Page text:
China L-15B Jet Trainer CAS Hongdu
The L-15B, despite being derived from a fighter trainer, is still more capable than the Cold War-era J-7 fighters and Q-5 attack jets that it will likely replace. Wechat via Andreas Rupprecht


The L-15B debuted on April 28, 2017.

The L-15B prototype attack jet made its grand debut in a ceremony last week. Fanfare—including giant red banners and uniformed PLAAF officers—suggest the People’s Liberation Army Air Force (PLAAF) and Hongdu Aviation Industry Group have high hopes for this multi-role light fighter.


The Next Generation

The L-15B, despite being derived from a fighter trainer, is still more capable than the Cold War-era J-7 fighters and Q-5 attack jets that it will likely replace.

If HAIG’s L-15 advanced jet trainer is any indication, the attack version of the L-15B has a maximum take-off weight of around 9.6 tons and uses WS-17/AI-222K-25F turbofan engines to reach a top speed of Mach 1.4.

The L-15B can carry about three tons of weapons on its nine hardpoints (one under the fuselage and four on each wing). For ground attack, it can carry HJ-10 anti-tank guided missiles, and the LS series of 250-500kg laser- and satellite-guided bombs.

The L-15B can carry a wide range of Chinese lightweight aircraft sensors, like multi-mode targeting pods and electronic jammers. It is also fitted with an electronically scanned array radar, which enables it to serve in an antiaircraft role, using PL-12 long-range air-to-air missiles and PL-10 infrared-guided short-range missiles. Additionally, it could extend its 500km combat radius with fuel drop tanks to increase range and on-station flight time.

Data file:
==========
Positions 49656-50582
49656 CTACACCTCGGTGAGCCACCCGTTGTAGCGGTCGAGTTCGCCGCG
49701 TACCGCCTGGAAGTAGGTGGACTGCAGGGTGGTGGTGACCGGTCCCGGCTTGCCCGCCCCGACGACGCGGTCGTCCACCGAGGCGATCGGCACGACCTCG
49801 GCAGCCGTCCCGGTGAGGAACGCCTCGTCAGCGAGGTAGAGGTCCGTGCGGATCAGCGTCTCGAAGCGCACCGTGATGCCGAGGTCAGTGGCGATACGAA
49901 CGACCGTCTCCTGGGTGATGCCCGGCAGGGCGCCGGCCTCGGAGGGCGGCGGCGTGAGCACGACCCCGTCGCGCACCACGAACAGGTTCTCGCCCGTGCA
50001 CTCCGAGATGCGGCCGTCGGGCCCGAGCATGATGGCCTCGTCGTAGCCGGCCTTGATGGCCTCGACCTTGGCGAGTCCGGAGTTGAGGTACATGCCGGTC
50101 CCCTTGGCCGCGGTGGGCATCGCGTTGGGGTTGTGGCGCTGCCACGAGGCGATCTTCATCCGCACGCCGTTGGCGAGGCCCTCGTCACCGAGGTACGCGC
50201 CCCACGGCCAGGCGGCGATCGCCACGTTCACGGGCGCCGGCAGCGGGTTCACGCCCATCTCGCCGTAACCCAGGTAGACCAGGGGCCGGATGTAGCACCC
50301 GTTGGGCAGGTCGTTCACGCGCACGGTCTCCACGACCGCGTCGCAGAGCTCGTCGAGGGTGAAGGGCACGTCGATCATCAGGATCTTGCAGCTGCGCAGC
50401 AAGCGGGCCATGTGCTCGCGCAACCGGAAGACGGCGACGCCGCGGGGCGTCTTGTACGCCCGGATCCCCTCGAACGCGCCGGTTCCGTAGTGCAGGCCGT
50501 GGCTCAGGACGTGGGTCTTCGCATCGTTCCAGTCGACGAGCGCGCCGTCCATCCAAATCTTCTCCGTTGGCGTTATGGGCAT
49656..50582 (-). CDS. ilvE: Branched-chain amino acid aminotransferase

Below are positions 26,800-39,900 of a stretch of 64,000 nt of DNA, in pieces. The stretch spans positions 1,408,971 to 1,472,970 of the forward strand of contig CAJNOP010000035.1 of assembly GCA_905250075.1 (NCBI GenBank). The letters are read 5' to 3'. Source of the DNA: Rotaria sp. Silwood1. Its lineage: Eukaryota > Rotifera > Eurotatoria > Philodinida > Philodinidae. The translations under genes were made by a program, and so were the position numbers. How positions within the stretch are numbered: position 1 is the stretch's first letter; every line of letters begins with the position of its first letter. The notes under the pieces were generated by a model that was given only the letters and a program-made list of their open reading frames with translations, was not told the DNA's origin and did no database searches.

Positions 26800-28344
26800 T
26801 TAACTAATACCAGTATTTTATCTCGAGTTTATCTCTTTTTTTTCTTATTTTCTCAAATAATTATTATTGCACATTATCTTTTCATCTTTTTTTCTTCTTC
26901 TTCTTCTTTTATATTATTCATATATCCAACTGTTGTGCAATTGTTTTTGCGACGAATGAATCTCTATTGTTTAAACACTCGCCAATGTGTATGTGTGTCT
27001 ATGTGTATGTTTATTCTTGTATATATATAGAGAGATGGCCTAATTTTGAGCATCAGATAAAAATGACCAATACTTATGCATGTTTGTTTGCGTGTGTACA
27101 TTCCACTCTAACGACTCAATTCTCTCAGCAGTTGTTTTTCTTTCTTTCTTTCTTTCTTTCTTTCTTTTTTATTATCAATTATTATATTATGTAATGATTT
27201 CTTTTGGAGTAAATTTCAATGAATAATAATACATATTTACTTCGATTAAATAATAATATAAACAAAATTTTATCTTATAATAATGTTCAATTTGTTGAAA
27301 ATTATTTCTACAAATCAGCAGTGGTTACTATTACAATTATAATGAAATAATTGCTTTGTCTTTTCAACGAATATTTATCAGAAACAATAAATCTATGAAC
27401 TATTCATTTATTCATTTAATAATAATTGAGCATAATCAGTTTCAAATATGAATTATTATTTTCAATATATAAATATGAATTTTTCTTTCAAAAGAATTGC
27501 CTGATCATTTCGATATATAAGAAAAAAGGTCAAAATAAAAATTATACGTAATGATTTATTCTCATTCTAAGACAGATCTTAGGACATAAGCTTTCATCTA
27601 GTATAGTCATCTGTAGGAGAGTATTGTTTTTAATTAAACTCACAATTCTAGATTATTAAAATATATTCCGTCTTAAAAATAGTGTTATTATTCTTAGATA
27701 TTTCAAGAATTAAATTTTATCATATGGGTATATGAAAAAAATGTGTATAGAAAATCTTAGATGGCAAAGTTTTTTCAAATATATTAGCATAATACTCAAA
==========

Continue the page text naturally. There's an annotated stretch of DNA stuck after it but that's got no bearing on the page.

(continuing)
The L-15B, a proposed variant of the JL-10, is equipped with long-range air-to-air and air-to-surface attack capabilities, making it a cheap, modern multirole aircraft.

Previously only previewed in model form at airshows, the new plane is likely to draw from Hongdu’s experience with the export L-15Z, a L-15 multirole variant built for the Zambian Air Force. The PLAAF has already acquired several squadrons of L-15 jet trainers to train its pilots for fourth- and fifth-generation fighter operations, so the L-15B should be inducted into service with minimal fuss.



This L-15, based on the L-15Z export variant developed for Zambia, displayed at the Zhuhai 2016 Airshow.

The L-15B could replace many of China’s Cold War-era light fighters like the J-7 fighter and Q-5 attack aircraft. Its basic long-range air-to-air combat capability gives it some level of protection against modern opponents, and its cheap cost means that it would make a readily available close air support (CAS) platform for Chinese ground forces (compared to, for example, an expensive J-16 multirole fighter). In addition to plastering enemy positions and armor with guided munitions, the L-15B can share its sensor data with ground forces through networks, as well as provide a rudimentary level of air defense in high-threat environments.



The L-15B is equipped with an electronically scanned array radar, which has a range of more than 68 miles, making it a respectable foe for modern fourth-generation fighters.

The L-15B is not only craft that toes the line between a trainer and a light fighter. The South Koreans have turned its KAI T-50 Golden Eagle jet trainer into the multirole FA-50 and the USAF itself is considering converting trainer aircraft into the light attack role under the A-X program.

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